Dale Allen, who works with the task force, doesn’t envision a dumping ground because less than 5 percent of the rods contain highly radioactive waste materials such as plutonium. The rest is uranium that would be separated and reused, said Allen, a southern Illinois native and associate vice president
for environmental firm CH2M Hill.

“Long-lived waste products are sealed in containers and shipped to places like Yucca Mountain or other permanent storage,” he said. “Obviously if you can extract the uranium you really reduce the amount of long-term waste stored.”

The radiation-shielded steel casks are put through a battery of drops and other tests to ensure they are safe to ship, Allen said.

Environmental activist Mark Donham of Brookport, Ill., worries about the storage and shipping of the waste. He points to the ascension of Nevada’s Harry Reid to U.S. Senate majority leader. Reid, a Democrat, has long opposed locating America’s first permanent radioactive waste repository at
Yucca Mountain, Nev., and now calls the plan dead.

“Reid is fighting left and right to stop fuel rods from going to Yucca because none of the people in Vegas want it,” Donham said. “If it’s not good enough for him, why is it good enough for us?”

Donham thinks the now Democrat-controlled Congress will shelve the recycling project, and some speculate DOE will delay its mid-year 2008 target decision date until after the presidential election that November.

Although funding has been cut, Assistant Secretary for Nuclear Energy Dennis Spurgeon said in January that he wants Congress to fully pay for the program.

“That action is happening up on (Capitol) Hill,” he said, “and we’re obviously going to be following it very carefully and doing our best to manage this program and others regardless of what the outcome of those deliberations might be.”

Besides the recycling plant, DOE is considering building an advanced burner-reactor that would destroy plutonium and three other similar waste materials while generating electricity. Also proposed is a facility to research spent fuel recycling processes and other advanced nuclear fuel cycles.

While trying to garner public acceptance, the task force must convince DOE that Paducah can overcome being in or near the New Madrid Fault. Federal earthquake scientists take a conservative approach, while state scientists think Paducah is north of the fault area and the risks are overstated.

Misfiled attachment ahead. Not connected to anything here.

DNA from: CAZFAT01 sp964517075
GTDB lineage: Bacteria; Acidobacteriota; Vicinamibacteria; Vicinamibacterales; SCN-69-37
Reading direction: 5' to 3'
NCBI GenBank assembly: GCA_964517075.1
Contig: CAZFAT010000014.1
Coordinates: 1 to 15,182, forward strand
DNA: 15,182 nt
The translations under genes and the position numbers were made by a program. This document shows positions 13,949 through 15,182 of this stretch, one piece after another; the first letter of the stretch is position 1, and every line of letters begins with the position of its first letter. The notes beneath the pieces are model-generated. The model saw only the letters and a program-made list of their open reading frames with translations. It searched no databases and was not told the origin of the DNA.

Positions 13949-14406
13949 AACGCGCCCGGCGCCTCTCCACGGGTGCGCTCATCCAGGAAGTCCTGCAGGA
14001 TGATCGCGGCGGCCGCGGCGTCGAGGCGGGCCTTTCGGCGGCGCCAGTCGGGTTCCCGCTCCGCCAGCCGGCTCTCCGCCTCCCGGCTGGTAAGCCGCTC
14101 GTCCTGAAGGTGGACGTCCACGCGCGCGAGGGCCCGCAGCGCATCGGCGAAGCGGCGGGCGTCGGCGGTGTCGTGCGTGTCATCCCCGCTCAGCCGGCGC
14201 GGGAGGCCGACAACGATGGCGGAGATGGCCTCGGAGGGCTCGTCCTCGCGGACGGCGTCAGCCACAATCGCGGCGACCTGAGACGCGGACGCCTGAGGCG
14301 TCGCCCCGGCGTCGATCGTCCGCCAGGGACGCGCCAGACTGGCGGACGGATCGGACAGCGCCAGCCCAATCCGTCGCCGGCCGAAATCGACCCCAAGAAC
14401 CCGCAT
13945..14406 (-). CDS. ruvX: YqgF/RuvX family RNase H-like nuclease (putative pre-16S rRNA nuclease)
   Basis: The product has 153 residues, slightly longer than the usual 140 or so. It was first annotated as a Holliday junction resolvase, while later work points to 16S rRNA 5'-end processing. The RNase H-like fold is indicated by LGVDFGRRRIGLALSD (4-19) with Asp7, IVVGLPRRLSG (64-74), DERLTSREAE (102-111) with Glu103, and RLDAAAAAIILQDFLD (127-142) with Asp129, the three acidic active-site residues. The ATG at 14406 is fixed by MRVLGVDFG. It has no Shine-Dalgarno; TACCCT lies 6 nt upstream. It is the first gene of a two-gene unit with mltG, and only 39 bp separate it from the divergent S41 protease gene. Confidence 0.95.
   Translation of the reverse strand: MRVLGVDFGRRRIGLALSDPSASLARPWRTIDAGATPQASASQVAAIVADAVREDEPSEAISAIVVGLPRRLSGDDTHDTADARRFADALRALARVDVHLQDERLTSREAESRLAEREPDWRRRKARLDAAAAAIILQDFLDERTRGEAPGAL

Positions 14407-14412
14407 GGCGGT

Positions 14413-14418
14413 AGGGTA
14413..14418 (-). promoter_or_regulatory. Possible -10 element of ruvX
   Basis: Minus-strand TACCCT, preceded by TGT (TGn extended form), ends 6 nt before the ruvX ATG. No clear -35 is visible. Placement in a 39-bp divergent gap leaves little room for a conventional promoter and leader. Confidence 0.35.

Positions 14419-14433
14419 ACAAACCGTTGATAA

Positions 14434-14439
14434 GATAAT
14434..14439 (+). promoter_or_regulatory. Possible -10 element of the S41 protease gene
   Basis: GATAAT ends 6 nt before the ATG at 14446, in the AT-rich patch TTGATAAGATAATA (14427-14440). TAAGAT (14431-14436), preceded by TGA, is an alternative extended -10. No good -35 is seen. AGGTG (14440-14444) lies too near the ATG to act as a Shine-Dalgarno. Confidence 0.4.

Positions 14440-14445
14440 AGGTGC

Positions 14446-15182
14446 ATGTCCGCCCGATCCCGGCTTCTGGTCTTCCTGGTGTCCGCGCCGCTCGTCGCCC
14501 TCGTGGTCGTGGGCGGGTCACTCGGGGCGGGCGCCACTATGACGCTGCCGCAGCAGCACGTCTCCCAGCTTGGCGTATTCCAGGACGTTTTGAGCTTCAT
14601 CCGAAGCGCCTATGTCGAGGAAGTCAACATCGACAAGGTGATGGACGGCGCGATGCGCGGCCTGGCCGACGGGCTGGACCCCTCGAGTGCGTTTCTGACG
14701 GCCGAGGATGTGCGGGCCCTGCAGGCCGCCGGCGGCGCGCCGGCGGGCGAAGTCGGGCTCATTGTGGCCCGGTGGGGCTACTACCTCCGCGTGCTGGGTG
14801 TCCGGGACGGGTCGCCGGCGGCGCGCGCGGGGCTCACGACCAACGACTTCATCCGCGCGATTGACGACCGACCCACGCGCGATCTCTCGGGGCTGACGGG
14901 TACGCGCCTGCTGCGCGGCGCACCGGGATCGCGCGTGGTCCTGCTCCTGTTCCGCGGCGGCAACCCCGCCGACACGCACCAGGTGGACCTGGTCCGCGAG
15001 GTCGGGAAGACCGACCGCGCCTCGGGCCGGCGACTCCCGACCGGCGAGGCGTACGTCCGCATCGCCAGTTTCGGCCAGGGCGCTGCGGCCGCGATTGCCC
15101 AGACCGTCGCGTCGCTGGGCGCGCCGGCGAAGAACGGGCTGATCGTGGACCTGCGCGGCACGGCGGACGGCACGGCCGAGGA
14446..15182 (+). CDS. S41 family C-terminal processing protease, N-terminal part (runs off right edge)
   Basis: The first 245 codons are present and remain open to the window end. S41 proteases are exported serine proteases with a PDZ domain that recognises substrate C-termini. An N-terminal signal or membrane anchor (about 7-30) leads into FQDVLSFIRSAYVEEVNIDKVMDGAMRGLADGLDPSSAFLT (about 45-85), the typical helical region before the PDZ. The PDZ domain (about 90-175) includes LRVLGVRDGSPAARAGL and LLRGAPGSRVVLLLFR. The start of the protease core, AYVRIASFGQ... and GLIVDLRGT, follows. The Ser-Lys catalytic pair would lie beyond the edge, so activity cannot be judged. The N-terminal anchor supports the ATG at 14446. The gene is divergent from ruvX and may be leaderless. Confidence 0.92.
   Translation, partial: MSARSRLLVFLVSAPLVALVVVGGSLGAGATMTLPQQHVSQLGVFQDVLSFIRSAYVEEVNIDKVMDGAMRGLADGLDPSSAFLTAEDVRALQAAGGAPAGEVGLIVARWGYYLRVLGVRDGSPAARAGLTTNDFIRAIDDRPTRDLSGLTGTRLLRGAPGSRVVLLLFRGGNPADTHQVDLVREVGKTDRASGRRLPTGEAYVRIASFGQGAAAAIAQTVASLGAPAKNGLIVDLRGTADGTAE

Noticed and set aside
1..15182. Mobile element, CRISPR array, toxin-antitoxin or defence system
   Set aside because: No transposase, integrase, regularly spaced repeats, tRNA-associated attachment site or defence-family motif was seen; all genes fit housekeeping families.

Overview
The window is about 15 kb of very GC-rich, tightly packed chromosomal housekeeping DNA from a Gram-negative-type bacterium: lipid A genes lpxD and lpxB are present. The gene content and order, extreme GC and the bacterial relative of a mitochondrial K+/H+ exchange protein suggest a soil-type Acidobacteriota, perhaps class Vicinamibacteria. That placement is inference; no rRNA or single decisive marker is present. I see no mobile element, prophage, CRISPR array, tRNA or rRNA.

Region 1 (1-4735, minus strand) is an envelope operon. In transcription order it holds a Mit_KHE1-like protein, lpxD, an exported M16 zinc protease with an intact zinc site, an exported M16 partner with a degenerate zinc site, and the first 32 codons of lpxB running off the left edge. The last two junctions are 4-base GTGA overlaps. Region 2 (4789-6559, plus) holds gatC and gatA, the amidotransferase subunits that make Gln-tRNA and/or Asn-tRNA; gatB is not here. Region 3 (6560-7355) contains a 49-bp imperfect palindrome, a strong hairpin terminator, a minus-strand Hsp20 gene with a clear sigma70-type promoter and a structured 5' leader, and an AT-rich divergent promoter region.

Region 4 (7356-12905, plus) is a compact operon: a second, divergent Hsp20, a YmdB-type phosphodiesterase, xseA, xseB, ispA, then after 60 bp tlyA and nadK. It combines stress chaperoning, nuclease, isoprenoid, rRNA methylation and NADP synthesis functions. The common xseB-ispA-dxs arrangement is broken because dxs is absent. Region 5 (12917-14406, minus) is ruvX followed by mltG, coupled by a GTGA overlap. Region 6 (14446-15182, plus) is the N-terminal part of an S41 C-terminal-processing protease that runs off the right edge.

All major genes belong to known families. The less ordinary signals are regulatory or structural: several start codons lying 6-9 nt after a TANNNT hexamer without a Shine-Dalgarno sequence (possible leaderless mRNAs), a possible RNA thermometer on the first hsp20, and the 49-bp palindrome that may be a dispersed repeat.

“The facility can be designed to withstand potential earthquakes if they can agree on design and construction,” said Allen Burnett, a retired USEC Inc. engineer who played a key role in reinforcing the uranium plant against tremors. “Obviously it takes more to do that, and that will be one of the
things that plays into the process.”

Burnett, current chairman of the citizens’ advisory board, said the group has not taken a stance on the recycling project because its DOE-defined scope is limited to uranium plant cleanup.

Task force member Charles Martin said the type of construction and recycling technology haven’t been determined, but recycling plants historically have been massive concrete structures. The new plant will use robotics to handle nuclear materials, he said.

“It’s highly contained,” he said. “There’s almost no way a media can escape because all the air and water will be controlled.”

Martin, director of field services for USEC, doubles as chairman of the Kentucky Fish and Wildlife Commission. An avid outdoorsman, he is convinced the factory is safe enough to operate in the management area, which DOE leases to the state.

Martin said the concern from field-trial users of the management area have been about losing 580 acres should the plant be built. “Hopefully DOE would mitigate that” by finding replacement land, he said.